Skip to main content

Technique vs Effectiveness!


“Skillfulness’ in the command of fundamentals deriving from practice and familiarity” is a dictionary meaning of the word technique. In cricket you often hear this word, with respect to certain players having that in abundance and others not necessarily accomplished with that attribute. So what are the fundamentals of batting? Can they be listed into bulleted points? Or is cricket or any sport for that matter an exhibition of diversity of skills, ability and methods to exploit talent? A boundary is a boundary, yet it appears vastly different from a Gayle’s bat than when it comes from say Trott. Sehwag and Gambhir open the batting for India, yet the former has a boundary (combined 4s & 6s) hitting frequency of 8.5 balls, while the latter clears the fence every 15 balls. So what brings about this difference? Is it mere batting ‘technique’ or does it have to do with approach?

Just like a bowler has to adjust his radar to left & right handers, he has to do that with respect to the type of batsman he is bowling. He would try and dismiss say a Dravid by bowling relentlessly to a worked out line but his plans go out of the window when somebody like a Gayle is batting; for not only does the latter have the ability to hit good length deliveries but also due to his intent of searching for runs off every opportunity. Somebody like Strauss could wear down bowlers but somebody like a Sehwag can dent the confidence of bowlers. Those who have played the game at the highest level say that cricket is a more of a mind game, even though you have to be physically involved in it! You could infer, thus, that mentally stronger players could be more successful in cricket than their physically stronger compatriots.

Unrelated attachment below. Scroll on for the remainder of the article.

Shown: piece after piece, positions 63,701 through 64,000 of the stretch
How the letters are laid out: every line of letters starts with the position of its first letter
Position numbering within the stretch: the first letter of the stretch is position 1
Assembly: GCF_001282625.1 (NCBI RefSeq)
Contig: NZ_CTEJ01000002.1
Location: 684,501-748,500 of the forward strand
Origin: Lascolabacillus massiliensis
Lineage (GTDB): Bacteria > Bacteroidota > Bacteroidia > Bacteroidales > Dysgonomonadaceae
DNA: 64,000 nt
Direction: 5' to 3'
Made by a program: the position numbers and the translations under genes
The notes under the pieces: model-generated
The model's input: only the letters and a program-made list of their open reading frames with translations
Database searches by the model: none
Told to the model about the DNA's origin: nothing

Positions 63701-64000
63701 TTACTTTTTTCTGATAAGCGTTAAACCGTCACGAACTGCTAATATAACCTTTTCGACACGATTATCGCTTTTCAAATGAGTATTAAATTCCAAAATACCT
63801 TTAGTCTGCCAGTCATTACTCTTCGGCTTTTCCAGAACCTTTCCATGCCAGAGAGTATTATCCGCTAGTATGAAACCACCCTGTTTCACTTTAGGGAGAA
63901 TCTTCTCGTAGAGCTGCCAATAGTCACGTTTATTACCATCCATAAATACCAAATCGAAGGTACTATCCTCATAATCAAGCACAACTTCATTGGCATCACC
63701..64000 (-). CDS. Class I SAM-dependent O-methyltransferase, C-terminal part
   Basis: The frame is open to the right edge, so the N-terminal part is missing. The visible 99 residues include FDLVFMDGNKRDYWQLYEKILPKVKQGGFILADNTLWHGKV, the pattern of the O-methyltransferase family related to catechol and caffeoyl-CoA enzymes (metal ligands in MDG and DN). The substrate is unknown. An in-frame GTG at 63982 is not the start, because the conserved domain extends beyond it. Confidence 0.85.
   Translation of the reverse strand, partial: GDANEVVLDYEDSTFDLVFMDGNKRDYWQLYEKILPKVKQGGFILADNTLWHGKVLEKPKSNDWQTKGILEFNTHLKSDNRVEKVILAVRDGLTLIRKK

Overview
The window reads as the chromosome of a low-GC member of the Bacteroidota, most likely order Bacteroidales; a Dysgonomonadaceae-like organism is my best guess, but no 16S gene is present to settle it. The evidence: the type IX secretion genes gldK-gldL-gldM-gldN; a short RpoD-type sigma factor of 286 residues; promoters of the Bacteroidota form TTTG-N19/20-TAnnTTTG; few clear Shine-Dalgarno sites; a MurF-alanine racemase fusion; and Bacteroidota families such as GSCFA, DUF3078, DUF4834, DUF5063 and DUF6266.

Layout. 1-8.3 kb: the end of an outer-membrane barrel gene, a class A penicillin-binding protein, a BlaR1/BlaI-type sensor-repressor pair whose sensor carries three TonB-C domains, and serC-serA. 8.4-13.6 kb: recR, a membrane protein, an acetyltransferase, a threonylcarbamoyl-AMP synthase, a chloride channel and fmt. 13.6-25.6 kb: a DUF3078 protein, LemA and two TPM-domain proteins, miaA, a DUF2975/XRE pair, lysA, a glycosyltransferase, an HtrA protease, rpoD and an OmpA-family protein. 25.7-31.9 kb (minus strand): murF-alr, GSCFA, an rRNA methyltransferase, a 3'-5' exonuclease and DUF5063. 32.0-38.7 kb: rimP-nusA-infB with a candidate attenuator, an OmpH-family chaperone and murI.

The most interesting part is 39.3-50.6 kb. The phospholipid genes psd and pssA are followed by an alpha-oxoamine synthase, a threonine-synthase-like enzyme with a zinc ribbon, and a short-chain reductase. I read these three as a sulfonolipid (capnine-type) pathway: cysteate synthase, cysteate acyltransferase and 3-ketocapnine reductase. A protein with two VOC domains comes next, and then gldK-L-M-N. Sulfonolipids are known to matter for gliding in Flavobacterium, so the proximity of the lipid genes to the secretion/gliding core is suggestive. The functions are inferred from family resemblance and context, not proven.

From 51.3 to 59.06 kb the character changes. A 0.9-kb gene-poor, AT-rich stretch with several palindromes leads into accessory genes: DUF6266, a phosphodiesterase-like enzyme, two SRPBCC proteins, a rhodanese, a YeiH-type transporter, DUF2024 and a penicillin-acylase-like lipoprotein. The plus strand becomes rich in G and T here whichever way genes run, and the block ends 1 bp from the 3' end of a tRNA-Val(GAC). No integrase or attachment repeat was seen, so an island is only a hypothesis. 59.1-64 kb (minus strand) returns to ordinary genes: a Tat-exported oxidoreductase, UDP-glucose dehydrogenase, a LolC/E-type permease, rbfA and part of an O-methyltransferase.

Dravid wasn’t the greatest off-side player when he started off, but when he ended you could doubt his off-side play. Did this big change happen only because he had the technique to adjust? If he was a Sehwag would that have been difficult? Dravid, Trott, Kallis, Ponting, Amla, Tendulkar (and you could add names!) belong to the school of textbook batting; whereas likes of Sehwag, Gayle, Pietersen are more of powerhouses with mighty impact on the game. You would associate words like class, consistency with the first set of names and adjectives like powerful, aggressive, and impactful. The game is lucky to have both these genres on display simultaneously, which provides opportunities to study the art of batting in most of its possible forms.

Like everything, cricket has evolved (for good or bad is a different subject of discussion!) and so have the skills involved in it. Limited over’s cricket has brought over-the-field hitting, innovation, cheeky shots but players like Cook, Gambhir, Shaun Marsh et al. provide the sober side of batting in colored clothes. Virat Kohli led India in a chase of 320 in less than 40 over’s earlier this year; the knock was more of sublime rather than hard-hitting, yet it satiated what the situation demanded. Likes of Gayle, Pollard, Yuvraj, Warner have an impeccable ability of turning the tide in no time and with minimum fuss. Dhoni, Misbah, Clarke form a set of players who are physically strong but mentally much tougher. They can clear the ropes with ease yet keep those gallery shots only when they are needed.